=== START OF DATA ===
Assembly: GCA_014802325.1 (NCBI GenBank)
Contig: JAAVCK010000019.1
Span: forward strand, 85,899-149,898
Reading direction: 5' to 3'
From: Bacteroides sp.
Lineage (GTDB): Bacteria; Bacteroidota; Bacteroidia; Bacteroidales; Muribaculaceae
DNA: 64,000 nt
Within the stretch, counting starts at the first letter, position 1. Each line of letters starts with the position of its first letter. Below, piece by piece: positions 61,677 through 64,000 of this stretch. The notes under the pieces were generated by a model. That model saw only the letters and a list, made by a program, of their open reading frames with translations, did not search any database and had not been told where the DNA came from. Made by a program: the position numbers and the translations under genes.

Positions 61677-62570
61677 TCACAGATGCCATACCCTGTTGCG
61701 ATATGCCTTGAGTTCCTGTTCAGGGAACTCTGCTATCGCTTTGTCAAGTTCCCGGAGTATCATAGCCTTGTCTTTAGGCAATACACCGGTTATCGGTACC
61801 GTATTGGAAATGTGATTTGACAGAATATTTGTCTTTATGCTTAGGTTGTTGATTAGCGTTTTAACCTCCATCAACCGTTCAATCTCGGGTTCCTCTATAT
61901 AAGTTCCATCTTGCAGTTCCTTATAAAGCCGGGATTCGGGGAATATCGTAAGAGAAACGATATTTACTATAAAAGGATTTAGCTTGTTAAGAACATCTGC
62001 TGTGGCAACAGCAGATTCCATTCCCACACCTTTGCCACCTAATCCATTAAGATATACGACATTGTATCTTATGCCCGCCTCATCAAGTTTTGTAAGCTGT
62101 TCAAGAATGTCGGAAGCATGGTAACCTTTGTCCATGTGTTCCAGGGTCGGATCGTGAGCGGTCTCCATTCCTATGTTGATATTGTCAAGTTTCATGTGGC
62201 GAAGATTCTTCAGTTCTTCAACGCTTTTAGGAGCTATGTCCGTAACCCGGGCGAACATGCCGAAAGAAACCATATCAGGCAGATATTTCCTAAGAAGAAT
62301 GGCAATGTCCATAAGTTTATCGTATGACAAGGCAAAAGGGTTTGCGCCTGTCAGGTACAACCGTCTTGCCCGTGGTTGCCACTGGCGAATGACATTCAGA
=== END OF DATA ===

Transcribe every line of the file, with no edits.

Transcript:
Assembly: GCA_014802325.1 (NCBI GenBank)
Contig: JAAVCK010000019.1
Span: forward strand, 85,899-149,898
Reading direction: 5' to 3'
From: Bacteroides sp.
Lineage (GTDB): Bacteria; Bacteroidota; Bacteroidia; Bacteroidales; Muribaculaceae
DNA: 64,000 nt
Within the stretch, counting starts at the first letter, position 1. Each line of letters starts with the position of its first letter. Below, piece by piece: positions 61,677 through 64,000 of this stretch. The notes under the pieces were generated by a model. That model saw only the letters and a list, made by a program, of their open reading frames with translations, did not search any database and had not been told where the DNA came from. Made by a program: the position numbers and the translations under genes.

Positions 61677-62570
61677 TCACAGATGCCATACCCTGTTGCG
61701 ATATGCCTTGAGTTCCTGTTCAGGGAACTCTGCTATCGCTTTGTCAAGTTCCCGGAGTATCATAGCCTTGTCTTTAGGCAATACACCGGTTATCGGTACC
61801 GTATTGGAAATGTGATTTGACAGAATATTTGTCTTTATGCTTAGGTTGTTGATTAGCGTTTTAACCTCCATCAACCGTTCAATCTCGGGTTCCTCTATAT
61901 AAGTTCCATCTTGCAGTTCCTTATAAAGCCGGGATTCGGGGAATATCGTAAGAGAAACGATATTTACTATAAAAGGATTTAGCTTGTTAAGAACATCTGC
62001 TGTGGCAACAGCAGATTCCATTCCCACACCTTTGCCACCTAATCCATTAAGATATACGACATTGTATCTTATGCCCGCCTCATCAAGTTTTGTAAGCTGT
62101 TCAAGAATGTCGGAAGCATGGTAACCTTTGTCCATGTGTTCCAGGGTCGGATCGTGAGCGGTCTCCATTCCTATGTTGATATTGTCAAGTTTCATGTGGC
62201 GAAGATTCTTCAGTTCTTCAACGCTTTTAGGAGCTATGTCCGTAACCCGGGCGAACATGCCGAAAGAAACCATATCAGGCAGATATTTCCTAAGAAGAAT
62301 GGCAATGTCCATAAGTTTATCGTATGACAAGGCAAAAGGGTTTGCGCCTGTCAGGTACAACCGTCTTGCCCGTGGTTGCCACTGGCGAATGACATTCAGA